In a medium saucepan combine:
1 stick butter, melted
1 cup dark brown sugar 

Add egg and beat again

Stir in 8 ounces chopped dates. Bring to a boil. Then simmer 8 minutes or until thick and light colored

Cool 10 minutes

In a large bowl combine:
2 cups Rice Krispies
1/2 cup chopped walnuts

Add date mixture to Rice Krispie mix and stir with a large spoon

Form into small balls and roll in granulated sugar. Voila!



Rugelach/Aunt Marie’s Cheese Horns


Rugelach / Cheese Horns

Rugelach / Cheese Horns

Aunt Marie (Korzin Winiarski) was my mom’s older sister. Mom had 5 brothers and 5 sisters. She was also the middle child. I won’t analyze that. My grandmother did not make many desserts, but her daughters learned to.

Aunt Marie was a wonderful baker. At our large family gatherings she was known for these cookies we called Cheese Horns. The dough is not sweet and is made with cottage cheese. It wasn’t till recent years that I learned these were a form of Rugelach, a rolled cookie made with cream cheese or cottage cheese and filled with a variety of sugar, nuts and dried fruits or poppy seed paste, jam or chocolate. It is a Jewish Eastern European cookie which means little twist or little corners. I’ve seen much more complex recipes than this one. Mine is easy and pretty and not exceptionally sweet.

Rugelach, ready to go!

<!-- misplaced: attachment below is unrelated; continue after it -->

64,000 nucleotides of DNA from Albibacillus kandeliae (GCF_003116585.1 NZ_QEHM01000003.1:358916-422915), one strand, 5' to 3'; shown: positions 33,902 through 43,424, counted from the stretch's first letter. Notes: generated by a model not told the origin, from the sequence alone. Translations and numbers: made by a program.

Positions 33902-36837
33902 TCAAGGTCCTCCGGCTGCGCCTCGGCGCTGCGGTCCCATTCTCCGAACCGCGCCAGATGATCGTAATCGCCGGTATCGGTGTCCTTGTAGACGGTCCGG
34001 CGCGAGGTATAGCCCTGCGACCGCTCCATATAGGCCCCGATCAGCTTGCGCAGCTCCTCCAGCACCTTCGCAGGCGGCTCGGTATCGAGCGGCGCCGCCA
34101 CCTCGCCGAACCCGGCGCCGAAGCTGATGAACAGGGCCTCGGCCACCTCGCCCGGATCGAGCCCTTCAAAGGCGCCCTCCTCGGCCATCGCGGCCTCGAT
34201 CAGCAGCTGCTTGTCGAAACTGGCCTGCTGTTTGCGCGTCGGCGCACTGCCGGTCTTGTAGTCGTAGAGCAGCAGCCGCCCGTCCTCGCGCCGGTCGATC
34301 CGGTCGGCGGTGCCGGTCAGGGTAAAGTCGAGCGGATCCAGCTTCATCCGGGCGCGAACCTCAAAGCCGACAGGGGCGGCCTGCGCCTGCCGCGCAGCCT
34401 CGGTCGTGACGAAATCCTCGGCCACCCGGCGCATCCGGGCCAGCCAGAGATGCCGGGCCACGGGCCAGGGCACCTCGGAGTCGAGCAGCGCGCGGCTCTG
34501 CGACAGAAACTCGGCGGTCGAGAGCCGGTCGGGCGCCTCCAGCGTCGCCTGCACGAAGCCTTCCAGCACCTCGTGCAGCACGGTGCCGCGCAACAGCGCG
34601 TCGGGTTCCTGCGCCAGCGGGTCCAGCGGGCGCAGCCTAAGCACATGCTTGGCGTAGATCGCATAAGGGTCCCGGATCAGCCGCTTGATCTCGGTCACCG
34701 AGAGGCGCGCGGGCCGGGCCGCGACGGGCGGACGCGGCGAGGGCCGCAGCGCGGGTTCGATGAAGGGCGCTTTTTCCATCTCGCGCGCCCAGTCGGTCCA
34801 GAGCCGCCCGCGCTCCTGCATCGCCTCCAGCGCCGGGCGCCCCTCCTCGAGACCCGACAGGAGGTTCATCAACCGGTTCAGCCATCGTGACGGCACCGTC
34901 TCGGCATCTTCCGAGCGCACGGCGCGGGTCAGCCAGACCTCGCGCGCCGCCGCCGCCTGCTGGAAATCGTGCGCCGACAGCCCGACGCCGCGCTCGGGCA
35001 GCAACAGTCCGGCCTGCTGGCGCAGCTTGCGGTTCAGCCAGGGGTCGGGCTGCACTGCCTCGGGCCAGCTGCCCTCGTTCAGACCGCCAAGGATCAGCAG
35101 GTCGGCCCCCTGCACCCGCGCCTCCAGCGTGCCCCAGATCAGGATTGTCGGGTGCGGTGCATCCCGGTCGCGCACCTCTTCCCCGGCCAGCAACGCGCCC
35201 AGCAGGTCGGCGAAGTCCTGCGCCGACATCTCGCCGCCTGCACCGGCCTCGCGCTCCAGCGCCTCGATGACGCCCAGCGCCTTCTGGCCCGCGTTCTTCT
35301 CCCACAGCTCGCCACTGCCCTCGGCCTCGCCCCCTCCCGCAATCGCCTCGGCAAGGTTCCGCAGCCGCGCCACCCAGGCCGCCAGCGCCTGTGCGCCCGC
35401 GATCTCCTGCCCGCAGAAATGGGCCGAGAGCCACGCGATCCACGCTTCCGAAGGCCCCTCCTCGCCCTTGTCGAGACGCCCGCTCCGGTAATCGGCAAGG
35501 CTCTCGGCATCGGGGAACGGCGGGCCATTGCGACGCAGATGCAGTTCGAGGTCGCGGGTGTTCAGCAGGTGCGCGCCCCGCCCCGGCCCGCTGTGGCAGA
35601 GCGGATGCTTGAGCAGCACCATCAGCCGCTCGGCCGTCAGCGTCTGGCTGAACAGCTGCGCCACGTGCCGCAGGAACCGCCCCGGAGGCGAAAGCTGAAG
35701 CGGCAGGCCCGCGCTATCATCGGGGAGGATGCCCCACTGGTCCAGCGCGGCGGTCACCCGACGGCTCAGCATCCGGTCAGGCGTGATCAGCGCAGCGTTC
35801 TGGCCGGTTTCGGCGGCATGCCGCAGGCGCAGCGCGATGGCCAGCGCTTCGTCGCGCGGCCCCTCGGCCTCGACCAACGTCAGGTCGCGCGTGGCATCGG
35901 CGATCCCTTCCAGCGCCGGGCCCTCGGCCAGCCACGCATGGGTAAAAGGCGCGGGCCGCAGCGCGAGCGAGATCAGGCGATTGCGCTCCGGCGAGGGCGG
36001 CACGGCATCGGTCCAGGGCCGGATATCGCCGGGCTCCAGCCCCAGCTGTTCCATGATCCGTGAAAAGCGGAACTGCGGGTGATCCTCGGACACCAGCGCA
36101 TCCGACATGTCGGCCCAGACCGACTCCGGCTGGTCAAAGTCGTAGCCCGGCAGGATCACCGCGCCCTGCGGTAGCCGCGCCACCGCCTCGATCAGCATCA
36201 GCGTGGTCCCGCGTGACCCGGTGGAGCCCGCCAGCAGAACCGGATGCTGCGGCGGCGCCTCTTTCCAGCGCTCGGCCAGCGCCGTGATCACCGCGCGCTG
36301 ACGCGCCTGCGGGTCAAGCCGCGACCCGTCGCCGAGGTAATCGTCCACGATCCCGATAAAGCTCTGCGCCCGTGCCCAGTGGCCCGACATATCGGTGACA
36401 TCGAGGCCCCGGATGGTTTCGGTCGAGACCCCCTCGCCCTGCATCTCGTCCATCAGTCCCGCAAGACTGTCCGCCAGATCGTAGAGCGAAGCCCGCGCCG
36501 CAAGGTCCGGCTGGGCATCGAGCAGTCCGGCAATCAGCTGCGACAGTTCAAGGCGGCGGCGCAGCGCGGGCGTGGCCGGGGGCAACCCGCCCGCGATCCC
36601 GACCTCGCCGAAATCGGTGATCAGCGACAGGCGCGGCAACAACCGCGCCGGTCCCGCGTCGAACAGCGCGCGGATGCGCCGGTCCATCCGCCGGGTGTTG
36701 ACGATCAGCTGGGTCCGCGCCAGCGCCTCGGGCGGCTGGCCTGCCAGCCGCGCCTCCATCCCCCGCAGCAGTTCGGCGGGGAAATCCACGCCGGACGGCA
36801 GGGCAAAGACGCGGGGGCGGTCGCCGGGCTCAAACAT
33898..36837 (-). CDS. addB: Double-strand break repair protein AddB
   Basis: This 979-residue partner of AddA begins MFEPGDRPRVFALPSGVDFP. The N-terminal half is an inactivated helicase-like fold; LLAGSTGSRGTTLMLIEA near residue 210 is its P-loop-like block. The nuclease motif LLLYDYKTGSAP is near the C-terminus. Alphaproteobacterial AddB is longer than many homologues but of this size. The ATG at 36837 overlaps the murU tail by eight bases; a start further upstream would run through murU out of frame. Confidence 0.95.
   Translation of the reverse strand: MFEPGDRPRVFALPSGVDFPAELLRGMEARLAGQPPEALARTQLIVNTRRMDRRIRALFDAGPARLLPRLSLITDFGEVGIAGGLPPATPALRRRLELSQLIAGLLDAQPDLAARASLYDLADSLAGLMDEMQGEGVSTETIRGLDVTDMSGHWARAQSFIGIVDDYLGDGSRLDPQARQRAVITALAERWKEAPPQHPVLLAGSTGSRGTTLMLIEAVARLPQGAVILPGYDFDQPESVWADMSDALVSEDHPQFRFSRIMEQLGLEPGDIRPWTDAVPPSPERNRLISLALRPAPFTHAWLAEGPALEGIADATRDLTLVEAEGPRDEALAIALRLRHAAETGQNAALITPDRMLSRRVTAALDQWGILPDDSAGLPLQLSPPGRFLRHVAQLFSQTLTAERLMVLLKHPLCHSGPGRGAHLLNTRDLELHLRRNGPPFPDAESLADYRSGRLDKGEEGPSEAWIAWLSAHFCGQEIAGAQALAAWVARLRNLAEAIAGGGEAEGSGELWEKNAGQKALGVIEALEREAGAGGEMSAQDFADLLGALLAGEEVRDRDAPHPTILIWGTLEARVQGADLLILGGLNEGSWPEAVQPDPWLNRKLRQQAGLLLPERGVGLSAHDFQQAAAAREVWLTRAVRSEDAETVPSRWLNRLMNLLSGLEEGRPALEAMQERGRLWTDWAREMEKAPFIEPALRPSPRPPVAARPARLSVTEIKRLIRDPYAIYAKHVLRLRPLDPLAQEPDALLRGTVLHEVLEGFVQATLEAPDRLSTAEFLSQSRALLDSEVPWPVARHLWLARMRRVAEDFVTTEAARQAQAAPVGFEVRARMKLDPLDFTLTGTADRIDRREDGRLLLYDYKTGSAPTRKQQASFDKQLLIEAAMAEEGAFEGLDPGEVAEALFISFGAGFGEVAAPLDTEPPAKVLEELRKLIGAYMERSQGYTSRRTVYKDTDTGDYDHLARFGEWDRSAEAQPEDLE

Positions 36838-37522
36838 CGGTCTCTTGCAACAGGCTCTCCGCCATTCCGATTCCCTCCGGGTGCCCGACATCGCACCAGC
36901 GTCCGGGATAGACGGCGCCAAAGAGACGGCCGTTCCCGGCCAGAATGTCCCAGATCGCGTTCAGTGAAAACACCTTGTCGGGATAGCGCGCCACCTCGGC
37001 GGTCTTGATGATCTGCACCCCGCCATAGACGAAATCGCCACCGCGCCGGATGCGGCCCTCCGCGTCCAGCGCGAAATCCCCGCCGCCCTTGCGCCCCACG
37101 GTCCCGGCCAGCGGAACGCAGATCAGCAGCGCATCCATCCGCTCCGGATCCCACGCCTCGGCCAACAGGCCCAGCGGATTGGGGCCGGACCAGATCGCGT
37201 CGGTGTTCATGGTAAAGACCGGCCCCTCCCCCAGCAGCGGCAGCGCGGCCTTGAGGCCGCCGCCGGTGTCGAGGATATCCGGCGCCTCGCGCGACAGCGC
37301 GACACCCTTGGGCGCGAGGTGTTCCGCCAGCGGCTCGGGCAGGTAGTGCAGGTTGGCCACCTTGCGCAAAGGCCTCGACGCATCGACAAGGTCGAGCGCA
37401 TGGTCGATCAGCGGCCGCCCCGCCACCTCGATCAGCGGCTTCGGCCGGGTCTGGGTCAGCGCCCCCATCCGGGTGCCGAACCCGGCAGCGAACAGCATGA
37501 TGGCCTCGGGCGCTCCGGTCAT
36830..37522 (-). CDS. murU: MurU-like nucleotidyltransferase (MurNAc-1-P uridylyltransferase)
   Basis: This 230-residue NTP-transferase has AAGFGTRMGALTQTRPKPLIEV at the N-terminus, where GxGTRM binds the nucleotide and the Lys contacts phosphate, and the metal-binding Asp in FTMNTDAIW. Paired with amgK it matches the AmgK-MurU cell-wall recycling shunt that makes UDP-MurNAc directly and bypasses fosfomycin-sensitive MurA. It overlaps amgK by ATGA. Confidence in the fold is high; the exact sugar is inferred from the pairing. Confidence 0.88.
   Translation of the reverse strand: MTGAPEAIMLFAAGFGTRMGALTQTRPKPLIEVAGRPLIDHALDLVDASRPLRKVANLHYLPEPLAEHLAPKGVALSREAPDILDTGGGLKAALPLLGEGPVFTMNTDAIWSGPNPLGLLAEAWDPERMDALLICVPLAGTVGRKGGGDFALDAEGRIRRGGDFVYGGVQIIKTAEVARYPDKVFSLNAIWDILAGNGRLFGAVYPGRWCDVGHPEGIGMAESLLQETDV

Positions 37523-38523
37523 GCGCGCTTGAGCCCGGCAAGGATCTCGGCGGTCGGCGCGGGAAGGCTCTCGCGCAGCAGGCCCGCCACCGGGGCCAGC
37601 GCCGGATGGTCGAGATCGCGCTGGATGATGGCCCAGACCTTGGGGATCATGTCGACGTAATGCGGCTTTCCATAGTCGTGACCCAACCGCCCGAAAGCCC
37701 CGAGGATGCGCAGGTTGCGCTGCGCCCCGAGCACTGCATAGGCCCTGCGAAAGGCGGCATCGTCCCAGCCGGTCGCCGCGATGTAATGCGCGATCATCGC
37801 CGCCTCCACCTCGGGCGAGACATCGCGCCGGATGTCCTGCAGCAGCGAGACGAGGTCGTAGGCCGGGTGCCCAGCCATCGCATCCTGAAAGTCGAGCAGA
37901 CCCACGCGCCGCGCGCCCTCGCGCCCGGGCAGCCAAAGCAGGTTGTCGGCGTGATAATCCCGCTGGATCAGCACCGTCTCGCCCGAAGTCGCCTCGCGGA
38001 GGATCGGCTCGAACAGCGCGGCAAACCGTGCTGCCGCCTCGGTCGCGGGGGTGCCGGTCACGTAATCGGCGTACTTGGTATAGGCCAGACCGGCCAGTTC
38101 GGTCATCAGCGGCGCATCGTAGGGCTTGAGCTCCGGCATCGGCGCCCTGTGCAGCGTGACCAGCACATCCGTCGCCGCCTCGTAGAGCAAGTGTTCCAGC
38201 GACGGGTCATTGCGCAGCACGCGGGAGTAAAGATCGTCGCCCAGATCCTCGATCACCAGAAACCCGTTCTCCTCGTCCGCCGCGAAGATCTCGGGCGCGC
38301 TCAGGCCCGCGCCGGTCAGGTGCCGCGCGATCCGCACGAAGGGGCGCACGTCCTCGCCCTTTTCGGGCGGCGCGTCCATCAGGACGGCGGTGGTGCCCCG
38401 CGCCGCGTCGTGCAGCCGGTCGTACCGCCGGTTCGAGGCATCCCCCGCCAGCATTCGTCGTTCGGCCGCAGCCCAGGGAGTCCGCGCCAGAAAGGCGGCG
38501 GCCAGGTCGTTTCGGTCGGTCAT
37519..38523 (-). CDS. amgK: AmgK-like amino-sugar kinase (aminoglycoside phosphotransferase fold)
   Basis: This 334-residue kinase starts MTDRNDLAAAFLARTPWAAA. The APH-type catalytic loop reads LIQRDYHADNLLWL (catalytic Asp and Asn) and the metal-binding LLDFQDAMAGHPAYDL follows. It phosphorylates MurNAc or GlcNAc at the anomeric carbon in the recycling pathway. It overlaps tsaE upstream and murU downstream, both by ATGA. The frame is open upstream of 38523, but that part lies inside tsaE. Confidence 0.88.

Rugelach, ready to go!

Here are the ingredients for 1 batch. I usually make 2 batches

  • Preheat oven to 400 degrees F
  • In a mixer combine in this order:

1 cup butter, softened

8 ounces cottage cheese

2 cups flour


Rugelach Dough

Rugelach Dough

  • Divide into 3-4 rounds, depending on how small you want to make the cookies. More rounds for smaller cookies.
Rugelach Dough Round

Rugelach Dough Round

  • Place a round of dough on a floured surface. I use a Foley brand pastry cloth and frame and a rolling pin covered with a knit cover and flour.
Foley pastry cloth, covered rolling pin, covered with sifted flour

Foley pastry cloth, covered rolling pin, covered with sifted flour

  • Roll into a thin round about 10 inches across.


  • Brush entire surface with melted butter
  • Sprinkle with dark brown sugar
  • Sprinkle with chopped pecans
  • Sprinkle with cinnamon

Melted butter,  brown sugar & chopped pecans

Melted butter, brown sugar & chopped pecans

Cut into pie shaped segments

Cut into pie shaped segments

  • Using a small knife, cut across the dough in half. Cut into 12-16 segments.
Roll Rugelach into horn shapes

Roll Rugelach into horn shapes

  • Roll up each cookie, starting at the wider end.
  • Place small end down on a parchment covered baking sheet.
  • Brush entire surface with a mixture of 1 egg yolk and 1 tablespoon water.
Brush Rugelach with egg yolk wash

Brush Rugelach with egg yolk wash

  • Bake at 400 degrees for 20 minutes or until lightly browned.
  • Cool on wire racks.

Carrie Quirconi Teglia’s Almond Biscotti

Almond biscotti brushed with dark chocolate and dusted with gold

Almond biscotti brushed with dark chocolate and dusted with gold




Almond Bisocotti

Carrie Teglia was a friend to my mom. They worked together as fur finishers in downtown Chicago at all the upscale fur salons.  Bermans, Evans, Bonwit Teller, I. Magnin’s. They shared much, including recipes. Carrie was from Florence, Italy. I imagine this is an authentic recipe from that region. I have adapted it by brushing one end of the baked cookie with dark chocolate and then dusting with gold.

  • Preheat oven to 350 degrees.
  • In a large mixer, whisk together until lemony color: